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Ex-CIA Mary McCarthy Now Admits To Leaking

From the "Paper Of Treason," the New York Times:

C.I.A. Defends Officer's Firing in Leak Case

By MARK MAZZETTI and SCOTT SHANE
April 26, 2006

WASHINGTON, April 25 — The Central Intelligence Agency on Tuesday defended the firing of Mary O. McCarthy, the veteran officer who was dismissed last week, and challenged her lawyer's statements that Ms. McCarthy never provided classified information to the news media.

But intelligence officials would not say whether they believed that Ms. McCarthy had been a source for a Pulitzer Prize-winning series of articles in The Washington Post about secret C.I.A. detention centers abroad. Media accounts have linked Ms. McCarthy's firing to the articles, but the C.I.A. has never explicitly drawn such a connection.

In response to questions Tuesday, the intelligence officials declined to say whether discussion of the prisons had been part of what they described as a pattern of unauthorized contacts between Ms. McCarthy and reporters.

One intelligence official, who was granted anonymity to speak more candidly about the sensitive issue, said it was unclear how much access Ms. McCarthy, who had been assigned to the agency's inspector general's office, had to specific details about the secret prisons.

A C.I.A. spokeswoman, Jennifer Millerwise Dyck, said: "The officer was terminated for precisely the reasons we have given: unauthorized contacts with reporters and sharing classified information with reporters. There is no question whatsoever that the officer did both. The officer personally admitted doing both."

Ty Cobb, a lawyer representing Ms. McCarthy, said again on Tuesday that she never admitted divulging sensitive material. "She did not confess, orally or in writing, to leaking classified information," Mr. Cobb said.

Since 2004, the inspector general's office has been investigating the agency's role in the interrogation and detention of high-level terrorist suspects, as well as its network of secret jails abroad. At a minimum, intelligence officials said, Ms. McCarthy's work in that office gave her access to some of the agency's most sensitive information, including details about highly secret "compartmented programs."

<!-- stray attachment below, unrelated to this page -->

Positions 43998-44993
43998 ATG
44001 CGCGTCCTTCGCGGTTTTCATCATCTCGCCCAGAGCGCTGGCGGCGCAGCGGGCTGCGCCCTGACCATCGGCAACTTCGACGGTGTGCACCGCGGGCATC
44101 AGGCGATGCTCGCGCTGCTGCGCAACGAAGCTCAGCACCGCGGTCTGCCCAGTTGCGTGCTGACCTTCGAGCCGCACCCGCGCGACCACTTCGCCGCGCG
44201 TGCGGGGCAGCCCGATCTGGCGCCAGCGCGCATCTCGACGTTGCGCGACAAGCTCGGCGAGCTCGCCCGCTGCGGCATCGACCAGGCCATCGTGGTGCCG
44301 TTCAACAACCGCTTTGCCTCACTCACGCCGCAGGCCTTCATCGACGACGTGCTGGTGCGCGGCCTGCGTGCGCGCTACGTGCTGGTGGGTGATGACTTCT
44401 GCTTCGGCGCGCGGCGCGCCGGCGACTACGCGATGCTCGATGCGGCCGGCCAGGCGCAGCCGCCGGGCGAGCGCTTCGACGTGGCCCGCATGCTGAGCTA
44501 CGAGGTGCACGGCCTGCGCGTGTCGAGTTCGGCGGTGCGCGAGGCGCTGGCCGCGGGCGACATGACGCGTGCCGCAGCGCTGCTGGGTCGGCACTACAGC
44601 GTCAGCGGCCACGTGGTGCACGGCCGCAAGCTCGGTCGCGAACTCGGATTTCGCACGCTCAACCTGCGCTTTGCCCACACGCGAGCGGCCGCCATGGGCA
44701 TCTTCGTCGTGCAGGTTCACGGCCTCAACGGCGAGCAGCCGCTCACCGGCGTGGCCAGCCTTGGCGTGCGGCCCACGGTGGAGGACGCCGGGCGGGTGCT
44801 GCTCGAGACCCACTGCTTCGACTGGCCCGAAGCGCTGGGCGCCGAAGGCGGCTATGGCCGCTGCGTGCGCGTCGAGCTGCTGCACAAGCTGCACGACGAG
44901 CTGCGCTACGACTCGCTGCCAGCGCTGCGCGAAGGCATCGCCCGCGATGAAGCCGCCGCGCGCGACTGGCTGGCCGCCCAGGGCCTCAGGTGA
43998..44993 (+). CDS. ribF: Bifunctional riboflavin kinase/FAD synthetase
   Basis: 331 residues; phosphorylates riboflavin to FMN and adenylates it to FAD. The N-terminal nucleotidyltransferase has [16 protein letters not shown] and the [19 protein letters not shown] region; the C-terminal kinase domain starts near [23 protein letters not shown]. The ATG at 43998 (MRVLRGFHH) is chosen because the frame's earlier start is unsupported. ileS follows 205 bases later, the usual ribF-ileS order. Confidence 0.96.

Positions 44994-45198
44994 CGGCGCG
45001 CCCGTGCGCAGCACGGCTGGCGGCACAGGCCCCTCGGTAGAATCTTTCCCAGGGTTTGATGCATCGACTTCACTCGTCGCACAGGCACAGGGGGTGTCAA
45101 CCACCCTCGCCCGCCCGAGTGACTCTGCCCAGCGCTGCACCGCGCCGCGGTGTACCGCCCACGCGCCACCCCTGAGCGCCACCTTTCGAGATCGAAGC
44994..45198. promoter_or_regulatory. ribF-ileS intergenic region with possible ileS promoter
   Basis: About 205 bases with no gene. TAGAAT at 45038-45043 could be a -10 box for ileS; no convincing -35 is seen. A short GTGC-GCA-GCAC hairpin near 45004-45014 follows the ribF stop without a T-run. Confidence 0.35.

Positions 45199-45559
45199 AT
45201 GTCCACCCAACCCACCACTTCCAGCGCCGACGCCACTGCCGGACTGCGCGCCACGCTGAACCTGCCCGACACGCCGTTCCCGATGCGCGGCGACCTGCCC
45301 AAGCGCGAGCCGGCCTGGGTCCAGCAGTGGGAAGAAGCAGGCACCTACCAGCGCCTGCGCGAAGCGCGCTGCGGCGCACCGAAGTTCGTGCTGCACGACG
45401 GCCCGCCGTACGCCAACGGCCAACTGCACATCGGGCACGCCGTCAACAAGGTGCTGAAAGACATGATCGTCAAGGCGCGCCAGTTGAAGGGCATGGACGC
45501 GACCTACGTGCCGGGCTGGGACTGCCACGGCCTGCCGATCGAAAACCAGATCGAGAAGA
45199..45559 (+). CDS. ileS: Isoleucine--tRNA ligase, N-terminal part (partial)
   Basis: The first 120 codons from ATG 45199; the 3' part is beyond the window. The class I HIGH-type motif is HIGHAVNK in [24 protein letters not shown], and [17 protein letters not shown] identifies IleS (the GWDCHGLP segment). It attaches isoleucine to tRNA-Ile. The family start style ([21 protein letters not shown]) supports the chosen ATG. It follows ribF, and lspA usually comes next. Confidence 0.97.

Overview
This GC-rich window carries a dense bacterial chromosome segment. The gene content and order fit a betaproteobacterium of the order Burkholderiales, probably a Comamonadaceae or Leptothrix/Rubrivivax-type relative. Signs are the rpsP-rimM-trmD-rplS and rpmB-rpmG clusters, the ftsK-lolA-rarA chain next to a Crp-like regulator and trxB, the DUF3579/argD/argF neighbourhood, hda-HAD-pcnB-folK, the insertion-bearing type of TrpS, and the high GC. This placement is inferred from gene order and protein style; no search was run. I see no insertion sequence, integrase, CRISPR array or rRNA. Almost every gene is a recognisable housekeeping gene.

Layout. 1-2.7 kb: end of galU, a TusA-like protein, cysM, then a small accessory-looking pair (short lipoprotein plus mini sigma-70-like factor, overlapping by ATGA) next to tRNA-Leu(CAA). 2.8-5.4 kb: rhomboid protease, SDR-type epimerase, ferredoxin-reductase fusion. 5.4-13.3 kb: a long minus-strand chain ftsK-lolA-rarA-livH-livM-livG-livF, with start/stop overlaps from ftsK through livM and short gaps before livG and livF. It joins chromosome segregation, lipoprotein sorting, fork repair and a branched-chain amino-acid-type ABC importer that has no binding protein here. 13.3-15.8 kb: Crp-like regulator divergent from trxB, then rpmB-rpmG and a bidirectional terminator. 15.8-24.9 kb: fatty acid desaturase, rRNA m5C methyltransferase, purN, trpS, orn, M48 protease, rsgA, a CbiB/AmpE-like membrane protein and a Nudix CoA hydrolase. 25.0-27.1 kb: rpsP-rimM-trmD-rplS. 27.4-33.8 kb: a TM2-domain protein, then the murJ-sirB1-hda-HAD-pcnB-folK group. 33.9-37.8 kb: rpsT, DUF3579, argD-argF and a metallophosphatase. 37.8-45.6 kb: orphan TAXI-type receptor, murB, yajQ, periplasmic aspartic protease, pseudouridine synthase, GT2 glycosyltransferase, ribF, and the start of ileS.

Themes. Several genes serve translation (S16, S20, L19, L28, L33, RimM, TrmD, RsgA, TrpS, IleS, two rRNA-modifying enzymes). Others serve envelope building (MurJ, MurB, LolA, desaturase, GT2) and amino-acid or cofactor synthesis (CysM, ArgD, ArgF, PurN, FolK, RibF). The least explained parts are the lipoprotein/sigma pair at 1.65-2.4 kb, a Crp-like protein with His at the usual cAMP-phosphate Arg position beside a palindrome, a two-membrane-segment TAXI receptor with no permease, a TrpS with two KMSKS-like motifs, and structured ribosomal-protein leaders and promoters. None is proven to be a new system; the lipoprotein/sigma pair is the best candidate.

Officials said that Ms. McCarthy's security clearance was pulled when she was fired, but that no consideration was given to taking away the pension she had earned as a career C.I.A. employee.

Acting before Ms. McCarthy's dismissal, the House Intelligence Committee asked John D. Negroponte, the director of national intelligence, to study whether it should be possible to take away a pension from a retiree who was subject to only administrative or civil punishment and not criminal prosecution. A provision in the intelligence reauthorization bill, which goes to the House floor Wednesday, gives Mr. Negroponte 90 days to study whether pensions of intelligence officers who leak classified information should be revoked.

Gee, it would seem that Ms. McCarthy and her mouthpieces are liars.

What a shock.

Officials said that Ms. McCarthy's security clearance was pulled when she was fired, but that no consideration was given to taking away the pension she had earned as a career C.I.A. employee.

Why not?

It seems to me she has "earned" something much worse than her pension.

This article was posted by Steve on Wednesday, April 26th, 2006. Comments are currently closed.

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